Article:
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"We wanted this driver to get into the space where it's capable of delivering low spin but play with the character of being forgiving, as well," Hocknell said. "We don't think there's currently another driver in the marketplace that really accomplishes those two objectives."

When Callaway introduced its Big Bertha driver last December, it stressed forgiveness with a movable weight that slid to various degrees of draw and fade bias. It also debuted the Big Bertha Alpha, whose adjustable vertical center of gravity could alter spin rate by some 300 revolutions per minute depending on whether the core was positioned with its heavy end in the top or bottom position. But it was somewhat less forgiving, featuring a lower moment of inertia, or stability on off-center hits.
 
Fast forward to today and the new Big Bertha Alpha 815 promises to do both. Meanwhile, the Big Bertha Alpha 815 Double Black Diamond, as its name implies, is geared to more elite, higher swing speed golfers. Its emphasis is on extreme spin reduction.
 
The Alpha 815 utilizes eight materials (including titanium, stainless steel, tungsten, aluminum, ABS thermoplastic, and the company's trademark "forged composite" carbon fiber material) and has a lighter swingweight and overall club weight than the original Alpha along with slightly more draw bias. Also different is the head size—460cc compared to 430cc on last year’s model. The gravity core (which produces more spin in the “up” position and less when the end with more weight is in the “down” position) is identical to the original.
 
The most intriguing parts of the club, however, are the rib structures that connect from the face to the sole and the crown. “The combination of those ribs plus a thinner overall structure in the area around the face in addition to the composite crown makes the club lighter than it was before,” says Hocknell. “We have used that weight [between 5 and 6 grams] elsewhere to stretch the body in order to improve the forgiveness of the club.”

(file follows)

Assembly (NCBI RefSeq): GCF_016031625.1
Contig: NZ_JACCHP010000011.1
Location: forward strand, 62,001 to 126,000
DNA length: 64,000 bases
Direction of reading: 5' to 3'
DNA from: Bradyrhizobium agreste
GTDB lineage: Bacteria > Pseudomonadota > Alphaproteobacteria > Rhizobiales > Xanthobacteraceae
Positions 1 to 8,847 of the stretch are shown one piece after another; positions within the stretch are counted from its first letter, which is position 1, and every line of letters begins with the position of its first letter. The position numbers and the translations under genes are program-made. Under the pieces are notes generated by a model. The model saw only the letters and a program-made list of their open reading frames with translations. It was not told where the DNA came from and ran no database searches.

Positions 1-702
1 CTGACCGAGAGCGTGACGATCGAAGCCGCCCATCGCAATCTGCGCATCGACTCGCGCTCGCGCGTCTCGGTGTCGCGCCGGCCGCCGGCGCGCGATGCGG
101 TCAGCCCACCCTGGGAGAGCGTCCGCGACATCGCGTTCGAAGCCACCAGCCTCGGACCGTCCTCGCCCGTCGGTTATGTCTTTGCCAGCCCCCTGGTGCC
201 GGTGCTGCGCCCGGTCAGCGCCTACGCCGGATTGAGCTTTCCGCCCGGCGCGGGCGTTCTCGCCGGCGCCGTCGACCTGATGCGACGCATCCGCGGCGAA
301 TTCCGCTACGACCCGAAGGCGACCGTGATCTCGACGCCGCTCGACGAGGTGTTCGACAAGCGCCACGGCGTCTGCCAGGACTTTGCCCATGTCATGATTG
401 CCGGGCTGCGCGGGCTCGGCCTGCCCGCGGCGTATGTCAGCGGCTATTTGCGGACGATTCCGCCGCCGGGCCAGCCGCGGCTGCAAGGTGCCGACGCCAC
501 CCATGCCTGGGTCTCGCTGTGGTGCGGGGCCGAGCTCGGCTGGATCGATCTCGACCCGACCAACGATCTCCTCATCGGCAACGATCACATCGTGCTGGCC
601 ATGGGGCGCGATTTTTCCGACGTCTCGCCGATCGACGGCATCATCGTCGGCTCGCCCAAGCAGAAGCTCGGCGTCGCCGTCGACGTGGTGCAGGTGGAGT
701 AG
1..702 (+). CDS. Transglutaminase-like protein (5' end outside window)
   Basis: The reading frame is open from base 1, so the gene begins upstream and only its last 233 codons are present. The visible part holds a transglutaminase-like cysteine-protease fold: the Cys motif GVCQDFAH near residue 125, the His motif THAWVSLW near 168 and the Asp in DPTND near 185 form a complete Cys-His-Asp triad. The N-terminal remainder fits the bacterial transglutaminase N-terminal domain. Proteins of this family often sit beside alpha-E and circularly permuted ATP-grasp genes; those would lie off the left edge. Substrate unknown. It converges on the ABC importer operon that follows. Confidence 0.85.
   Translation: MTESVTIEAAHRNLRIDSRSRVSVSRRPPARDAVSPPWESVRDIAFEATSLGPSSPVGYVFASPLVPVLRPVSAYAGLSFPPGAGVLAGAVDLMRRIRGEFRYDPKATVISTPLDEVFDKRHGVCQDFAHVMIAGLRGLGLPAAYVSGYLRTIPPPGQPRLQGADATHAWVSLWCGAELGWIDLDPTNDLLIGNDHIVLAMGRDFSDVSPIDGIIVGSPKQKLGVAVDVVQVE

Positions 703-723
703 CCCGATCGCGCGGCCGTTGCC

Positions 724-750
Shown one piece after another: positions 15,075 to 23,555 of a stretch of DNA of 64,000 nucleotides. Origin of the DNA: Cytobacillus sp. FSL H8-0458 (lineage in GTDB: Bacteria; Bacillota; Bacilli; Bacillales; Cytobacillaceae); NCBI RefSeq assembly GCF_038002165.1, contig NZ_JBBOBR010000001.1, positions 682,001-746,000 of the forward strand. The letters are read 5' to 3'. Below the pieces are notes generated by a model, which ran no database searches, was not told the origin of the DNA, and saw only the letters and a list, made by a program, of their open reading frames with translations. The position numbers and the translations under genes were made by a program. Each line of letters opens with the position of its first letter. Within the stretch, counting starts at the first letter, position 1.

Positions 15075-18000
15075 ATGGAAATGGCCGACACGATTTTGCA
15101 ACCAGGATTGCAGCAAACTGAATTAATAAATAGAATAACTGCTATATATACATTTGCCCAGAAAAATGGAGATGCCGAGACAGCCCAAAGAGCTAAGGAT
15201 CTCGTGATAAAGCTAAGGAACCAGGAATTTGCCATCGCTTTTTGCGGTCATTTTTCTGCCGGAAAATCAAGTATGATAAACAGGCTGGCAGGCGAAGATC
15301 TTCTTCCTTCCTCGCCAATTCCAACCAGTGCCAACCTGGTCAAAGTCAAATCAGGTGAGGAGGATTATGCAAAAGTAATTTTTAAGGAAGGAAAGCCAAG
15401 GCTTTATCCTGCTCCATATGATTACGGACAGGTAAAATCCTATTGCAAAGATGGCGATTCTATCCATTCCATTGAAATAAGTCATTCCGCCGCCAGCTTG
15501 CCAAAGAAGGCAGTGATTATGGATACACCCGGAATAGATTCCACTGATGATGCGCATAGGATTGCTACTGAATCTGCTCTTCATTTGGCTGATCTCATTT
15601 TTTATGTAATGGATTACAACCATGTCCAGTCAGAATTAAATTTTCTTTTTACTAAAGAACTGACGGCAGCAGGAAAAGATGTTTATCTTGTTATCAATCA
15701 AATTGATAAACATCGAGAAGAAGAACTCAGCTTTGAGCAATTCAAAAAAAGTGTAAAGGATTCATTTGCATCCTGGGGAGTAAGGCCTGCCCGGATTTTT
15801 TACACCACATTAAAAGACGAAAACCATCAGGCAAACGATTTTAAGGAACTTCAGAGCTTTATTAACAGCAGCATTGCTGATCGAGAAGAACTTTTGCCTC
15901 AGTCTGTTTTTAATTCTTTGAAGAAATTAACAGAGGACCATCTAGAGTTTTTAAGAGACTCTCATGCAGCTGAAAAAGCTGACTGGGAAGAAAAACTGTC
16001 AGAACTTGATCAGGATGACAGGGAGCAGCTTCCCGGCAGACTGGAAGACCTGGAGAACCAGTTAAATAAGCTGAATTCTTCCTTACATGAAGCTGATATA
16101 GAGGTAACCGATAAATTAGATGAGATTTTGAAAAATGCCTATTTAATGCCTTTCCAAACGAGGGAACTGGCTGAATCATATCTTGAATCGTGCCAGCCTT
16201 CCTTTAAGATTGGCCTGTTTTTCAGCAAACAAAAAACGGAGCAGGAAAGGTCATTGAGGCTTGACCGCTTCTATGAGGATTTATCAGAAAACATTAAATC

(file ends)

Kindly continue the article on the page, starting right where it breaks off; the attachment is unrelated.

Hocknell went on to say that the face (which is .005 to .006 of an inch thinner on average) was designed to improve specific areas, noting that the center of the face already was at the limit and that the area near the sole of the driver is already flexible so there was no need to make it more so. Instead, Callaway engineers used internal ribs in the crown and sole to better control the flexibility of the boundary areas of the face while creating more ball speed by boosting face deflection. The company calls it RMOTO for "rib motion control"—in short, a more efficient transfer of energy to the ball while using up less weight in the face. That weight is then redistributed for more off-center hit stability than last year's Big Bertha Alpha.
 
The adjustability of the Alpha 815 expands beyond the gravity core with adjustable heel and toe weights (1 gram and 7 grams) as well as an adjustable hosel with settings ranging from minus 1 degree loft to plus 2 degrees loft, as well as draw and neutral lie angle settings. There’s also been an upgrade in the area of shaft selection as well. In addition to the stock Fujikura Speeder Motore 565, there are 13 additional premium shafts available at no upcharge from the $450 street price.
 
The Alphja 815 DD ($500, with two lofts: 9 and 10.5 degrees) version boasts most of the same attributes as the Alpha 815, but with a smaller clubhead footprint with a deeper, more open face angle and a taller gravity core that provides a larger spin difference. Furthering Callaway’s claim of a “extreme low spin driver” is that weight savings of 3 grams from the face were used to lower the CG to further lessen spin. The adjustable hosel is the same as the Alpha 815, with the movable weights of 1 gram and 5 grams.
 
Both drivers will be available in golf stores in November.